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Effect of magnesium sulphate and L-tryptophan and genotype on the feed intake, behaviour and meat quality of pigs

Sixty-nine entire male pigs with different halothane genotype (homozygous halothanepositive – nn-, n=36; and homozygous halothane negative – NN-, n=33) were fed with a supplementation of magnesium sulphate (Mg) and/or L-tryptophan (Trp) in the diet for 5days before slaughter. Animals were housed individually and were submitted to stressful ante mortem conditions (mixed in the lorry according to treatments and transported 1h on rough roads). Individual feed intake was recorded during the 5-day treatment. At the abattoir, pig behaviour was assessed in the raceway to the stunning system and during the stunning period by exposure to CO2. Muscle pH, colour, water holding capacity, texture and cathepsin activities were determined to assess meat quality. The number of pigs with an individual feed intake lower than 2kg/day was significantly different among diets (P<0.05; Control: 8.7%; Mg&Trp: 43.5%; Trp:17.4%) and they were considered to have inadequate supplement intake. During the antemortem period, 15.2% of pigs included in the experiment died, and this percentagedecreased to 8.7% in those pigs with a feed intake > 2kg/day, all of them from thestress-sensitive pigs (nn). In general, no differences were observed in the behaviour ofpigs along the corridor leading to the stunning system and inside the CO2 stunningsystem. During the stunning procedure, Trp diet showed shorter periods of muscularexcitation than control and Mg&Trp diets. The combination of a stressful ante mortemtreatment and Mg&Trp supplementation led to carcasses with high incidence of severeskin lesions. Different meat quality results were found when considering all pigs orconsidering only those with adequate supplement intake. In this later case, Trp increased pH45 (6.15) vs Control diet (5.96) in the Longissimus thoracis (LT) muscle (P<0.05) and pH at 24h (Trp: 5.59 vs C: 5.47) led to a higher incidence of dark, firm and dry (DFD) traits in SM muscle (P<0.05). Genotype affected negatively all the meat quality traits. Seventy-five percent of LT and 60.0% of the SM muscles from nn pigs wereclassified as pale, soft and exudative (PSE), while none of the NN pigs showed these traits (P<0.0001). No significant differences were found between genotypes on the incidence of DFD meat. Due to the negative effects observed in the Mg&Trp group in feed intake and carcass quality, the utilization of a mixture of magnesium sulphate and tryptophan is not recommended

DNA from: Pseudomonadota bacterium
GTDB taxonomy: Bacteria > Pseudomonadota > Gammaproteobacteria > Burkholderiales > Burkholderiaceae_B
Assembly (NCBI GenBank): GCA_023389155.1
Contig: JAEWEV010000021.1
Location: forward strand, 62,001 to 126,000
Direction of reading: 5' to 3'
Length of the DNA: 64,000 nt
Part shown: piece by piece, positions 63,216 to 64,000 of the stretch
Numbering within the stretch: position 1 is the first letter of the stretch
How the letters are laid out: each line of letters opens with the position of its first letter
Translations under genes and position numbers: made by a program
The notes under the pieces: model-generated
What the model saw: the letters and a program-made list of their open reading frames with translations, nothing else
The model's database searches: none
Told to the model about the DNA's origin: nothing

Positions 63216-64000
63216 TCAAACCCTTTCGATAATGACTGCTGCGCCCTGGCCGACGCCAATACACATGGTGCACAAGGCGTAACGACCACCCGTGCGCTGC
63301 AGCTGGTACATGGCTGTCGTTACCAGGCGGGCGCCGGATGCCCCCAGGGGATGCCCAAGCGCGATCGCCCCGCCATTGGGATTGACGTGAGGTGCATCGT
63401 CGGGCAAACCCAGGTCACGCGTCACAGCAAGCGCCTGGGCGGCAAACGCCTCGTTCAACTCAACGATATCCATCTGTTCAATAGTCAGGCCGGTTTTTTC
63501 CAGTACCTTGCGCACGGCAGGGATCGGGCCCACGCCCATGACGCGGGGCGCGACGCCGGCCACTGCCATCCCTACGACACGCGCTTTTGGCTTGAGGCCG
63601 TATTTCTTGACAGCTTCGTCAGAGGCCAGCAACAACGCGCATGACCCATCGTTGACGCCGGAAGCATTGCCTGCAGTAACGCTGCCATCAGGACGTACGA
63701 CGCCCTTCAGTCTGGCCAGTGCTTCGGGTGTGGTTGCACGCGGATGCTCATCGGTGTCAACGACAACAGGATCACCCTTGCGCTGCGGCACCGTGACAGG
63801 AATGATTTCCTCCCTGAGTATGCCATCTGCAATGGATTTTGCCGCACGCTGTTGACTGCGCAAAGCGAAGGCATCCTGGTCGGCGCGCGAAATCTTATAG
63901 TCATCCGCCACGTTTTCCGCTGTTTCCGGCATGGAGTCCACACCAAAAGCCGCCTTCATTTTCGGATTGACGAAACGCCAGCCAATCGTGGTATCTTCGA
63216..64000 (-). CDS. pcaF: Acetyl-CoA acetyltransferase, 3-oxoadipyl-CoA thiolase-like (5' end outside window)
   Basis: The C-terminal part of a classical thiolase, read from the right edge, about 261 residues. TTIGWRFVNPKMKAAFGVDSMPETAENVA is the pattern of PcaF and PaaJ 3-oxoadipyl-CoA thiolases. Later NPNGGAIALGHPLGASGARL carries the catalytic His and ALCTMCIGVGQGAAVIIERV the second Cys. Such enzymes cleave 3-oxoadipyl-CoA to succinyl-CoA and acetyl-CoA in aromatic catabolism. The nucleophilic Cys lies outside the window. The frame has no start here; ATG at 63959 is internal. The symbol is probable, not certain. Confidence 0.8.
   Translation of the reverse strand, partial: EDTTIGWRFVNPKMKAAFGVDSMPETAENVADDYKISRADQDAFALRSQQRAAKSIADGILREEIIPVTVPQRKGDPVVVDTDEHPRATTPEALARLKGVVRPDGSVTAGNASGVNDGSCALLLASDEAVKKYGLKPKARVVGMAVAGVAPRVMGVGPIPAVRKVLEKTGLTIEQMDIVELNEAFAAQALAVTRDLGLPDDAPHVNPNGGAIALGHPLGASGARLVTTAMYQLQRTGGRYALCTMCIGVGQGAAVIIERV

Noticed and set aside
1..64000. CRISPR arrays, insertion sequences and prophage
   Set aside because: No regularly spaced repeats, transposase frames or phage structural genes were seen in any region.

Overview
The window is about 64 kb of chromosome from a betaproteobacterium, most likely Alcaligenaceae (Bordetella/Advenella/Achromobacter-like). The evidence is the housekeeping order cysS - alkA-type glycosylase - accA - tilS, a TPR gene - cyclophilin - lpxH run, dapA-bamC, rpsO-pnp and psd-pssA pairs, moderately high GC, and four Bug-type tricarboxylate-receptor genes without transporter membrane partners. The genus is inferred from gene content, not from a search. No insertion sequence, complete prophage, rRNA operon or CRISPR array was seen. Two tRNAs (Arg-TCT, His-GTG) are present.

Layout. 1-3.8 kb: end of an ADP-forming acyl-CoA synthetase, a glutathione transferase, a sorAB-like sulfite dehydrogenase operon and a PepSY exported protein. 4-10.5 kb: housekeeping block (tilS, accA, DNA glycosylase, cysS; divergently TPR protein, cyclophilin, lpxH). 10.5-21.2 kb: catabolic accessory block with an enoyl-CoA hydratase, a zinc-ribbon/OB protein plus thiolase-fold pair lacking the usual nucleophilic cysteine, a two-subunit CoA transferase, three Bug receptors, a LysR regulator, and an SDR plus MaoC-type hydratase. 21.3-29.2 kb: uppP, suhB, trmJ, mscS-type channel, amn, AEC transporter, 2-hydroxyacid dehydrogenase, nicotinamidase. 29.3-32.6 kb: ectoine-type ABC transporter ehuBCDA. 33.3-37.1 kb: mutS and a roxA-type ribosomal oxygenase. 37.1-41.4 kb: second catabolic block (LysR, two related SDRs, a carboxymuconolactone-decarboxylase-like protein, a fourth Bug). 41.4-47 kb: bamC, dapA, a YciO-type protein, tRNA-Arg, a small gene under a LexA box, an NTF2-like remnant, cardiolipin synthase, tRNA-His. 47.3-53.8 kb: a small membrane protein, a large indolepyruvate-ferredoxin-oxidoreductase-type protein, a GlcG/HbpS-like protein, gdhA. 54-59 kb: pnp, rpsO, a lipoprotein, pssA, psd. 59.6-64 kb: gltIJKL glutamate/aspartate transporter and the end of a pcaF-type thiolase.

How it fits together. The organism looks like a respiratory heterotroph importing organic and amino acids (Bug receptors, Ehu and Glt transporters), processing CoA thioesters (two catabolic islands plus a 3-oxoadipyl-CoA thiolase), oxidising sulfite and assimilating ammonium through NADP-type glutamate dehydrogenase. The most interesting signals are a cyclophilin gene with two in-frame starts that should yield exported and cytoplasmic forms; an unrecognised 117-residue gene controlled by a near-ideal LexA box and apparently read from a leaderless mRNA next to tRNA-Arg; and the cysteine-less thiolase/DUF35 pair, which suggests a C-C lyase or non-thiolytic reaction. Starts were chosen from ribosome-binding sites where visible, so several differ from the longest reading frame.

Elsevier

Author: Panella-Riera, Núria
Velarde, Antonio
Dalmau Bueno, Antoni
Fàbrega Romans, Emma
Font i Furnols, Maria
Gispert i Negrell, Maria Assumpta
Soler Soler, Joaquim
Tibau Font, Joan
Oliver Pratsevall, M. Àngels
Gil Farré, Marta
Abstract: Sixty-nine entire male pigs with different halothane genotype (homozygous halothanepositive – nn-, n=36; and homozygous halothane negative – NN-, n=33) were fed with a supplementation of magnesium sulphate (Mg) and/or L-tryptophan (Trp) in the diet for 5days before slaughter. Animals were housed individually and were submitted to stressful ante mortem conditions (mixed in the lorry according to treatments and transported 1h on rough roads). Individual feed intake was recorded during the 5-day treatment. At the abattoir, pig behaviour was assessed in the raceway to the stunning system and during the stunning period by exposure to CO2. Muscle pH, colour, water holding capacity, texture and cathepsin activities were determined to assess meat quality. The number of pigs with an individual feed intake lower than 2kg/day was significantly different among diets (P<0.05; Control: 8.7%; Mg&Trp: 43.5%; Trp:17.4%) and they were considered to have inadequate supplement intake. During the antemortem period, 15.2% of pigs included in the experiment died, and this percentagedecreased to 8.7% in those pigs with a feed intake > 2kg/day, all of them from thestress-sensitive pigs (nn). In general, no differences were observed in the behaviour ofpigs along the corridor leading to the stunning system and inside the CO2 stunningsystem. During the stunning procedure, Trp diet showed shorter periods of muscularexcitation than control and Mg&Trp diets. The combination of a stressful ante mortemtreatment and Mg&Trp supplementation led to carcasses with high incidence of severeskin lesions. Different meat quality results were found when considering all pigs orconsidering only those with adequate supplement intake. In this later case, Trp increased pH45 (6.15) vs Control diet (5.96) in the Longissimus thoracis (LT) muscle (P<0.05) and pH at 24h (Trp: 5.59 vs C: 5.47) led to a higher incidence of dark, firm and dry (DFD) traits in SM muscle (P<0.05). Genotype affected negatively all the meat quality traits. Seventy-five percent of LT and 60.0% of the SM muscles from nn pigs wereclassified as pale, soft and exudative (PSE), while none of the NN pigs showed these traits (P<0.0001). No significant differences were found between genotypes on the incidence of DFD meat. Due to the negative effects observed in the Mg&Trp group in feed intake and carcass quality, the utilization of a mixture of magnesium sulphate and tryptophan is not recommended
Document access: http://hdl.handle.net/2072/171630
Language: eng
Publisher: Elsevier
Rights: Tots els drets reservats
Subject: Carn de porc -- Anàlisi
Porcs -- Alimentació
Pork -- Anàlisi
Swine -- Feeding and feeds
Title: Effect of magnesium sulphate and L-tryptophan and genotype on the feed intake, behaviour and meat quality of pigs
Type: info:eu-repo/semantics/article
Repository: Recercat

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